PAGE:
Sean Swarner has beaten cancer (twice!) and the world's highest mountains. Top that, Lance Armstrong.
With avalanches, torrential winds, snowstorms, sub-zero temperatures, and sheer, icy cliffs, the summit of Mount Everest is no place for the weak. Just over 2,000 climbers have successfully reached Everest’s highest point and lived to tell about it.
Colorado native Sean Swarner, 32, scaled Mount Everest in 2002, but that wasn’t enough of a challenge: he’s since climbed the highest peaks on each continent, concluding his global expedition on June 19th, with the ascent of Mount Denali in Alaska.
Swarner is one of less than 200 people in the world to have climbed all seven peaks — but that’s not the only reason his story is so remarkable: Swarner is also a two-time cancer survivor.
At fourteen, Swarner was diagnosed with advanced Hodgkin’s lymphoma. He beat the odds with a full recovery — but two years later, doctors discovered a rare Askin’s tumor on his lung. This time, it seemed, his luck had run out. He was told he had just two weeks to live.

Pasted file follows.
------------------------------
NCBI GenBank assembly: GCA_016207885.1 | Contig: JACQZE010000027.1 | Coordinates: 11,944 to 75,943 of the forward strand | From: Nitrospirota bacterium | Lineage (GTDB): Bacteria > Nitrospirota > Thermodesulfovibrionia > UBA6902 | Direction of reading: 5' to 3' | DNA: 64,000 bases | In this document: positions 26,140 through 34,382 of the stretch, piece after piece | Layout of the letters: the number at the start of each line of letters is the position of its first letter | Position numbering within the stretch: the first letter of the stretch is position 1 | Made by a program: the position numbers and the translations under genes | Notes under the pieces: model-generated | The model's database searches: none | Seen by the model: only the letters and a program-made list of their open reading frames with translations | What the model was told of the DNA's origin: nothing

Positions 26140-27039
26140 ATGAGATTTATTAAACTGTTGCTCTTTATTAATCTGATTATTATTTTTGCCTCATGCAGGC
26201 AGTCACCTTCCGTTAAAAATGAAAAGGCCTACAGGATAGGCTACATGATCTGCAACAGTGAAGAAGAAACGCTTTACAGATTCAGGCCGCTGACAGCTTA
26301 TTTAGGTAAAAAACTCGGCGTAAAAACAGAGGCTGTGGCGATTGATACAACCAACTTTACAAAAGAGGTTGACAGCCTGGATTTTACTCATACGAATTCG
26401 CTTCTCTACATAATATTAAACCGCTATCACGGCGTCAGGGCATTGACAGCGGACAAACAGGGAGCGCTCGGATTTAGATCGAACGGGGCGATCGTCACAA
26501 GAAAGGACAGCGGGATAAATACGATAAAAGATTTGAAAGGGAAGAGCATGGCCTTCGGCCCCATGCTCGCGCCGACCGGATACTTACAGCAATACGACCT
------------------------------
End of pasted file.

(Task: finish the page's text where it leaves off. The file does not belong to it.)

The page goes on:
But with surgery and months of treatment, Swarner not only survived, but blossomed. After entering remission, he returned to the athletic activities he’d loved as a child, and soon picked up a new favorite sport: mountain climbing.
Swarner’s mountain climbing expeditions, he says, “are a way to give hope and inspiration to people with cancer. I wanted to prove that if you set your mind to something, you can do it.”
On each mountain’s summit, Swarner plants a flag bearing the names of thousands of people affected by cancer in honor of their struggles. And when he descends from a mountain, his first stop is always the children’s ward of a local hospital, where he shares his adventures with young cancer patients. “Watching their faces light up with hope is the best feeling in the world,” says Swarner. Even better than watching a sunrise from the peak of Mount Everest.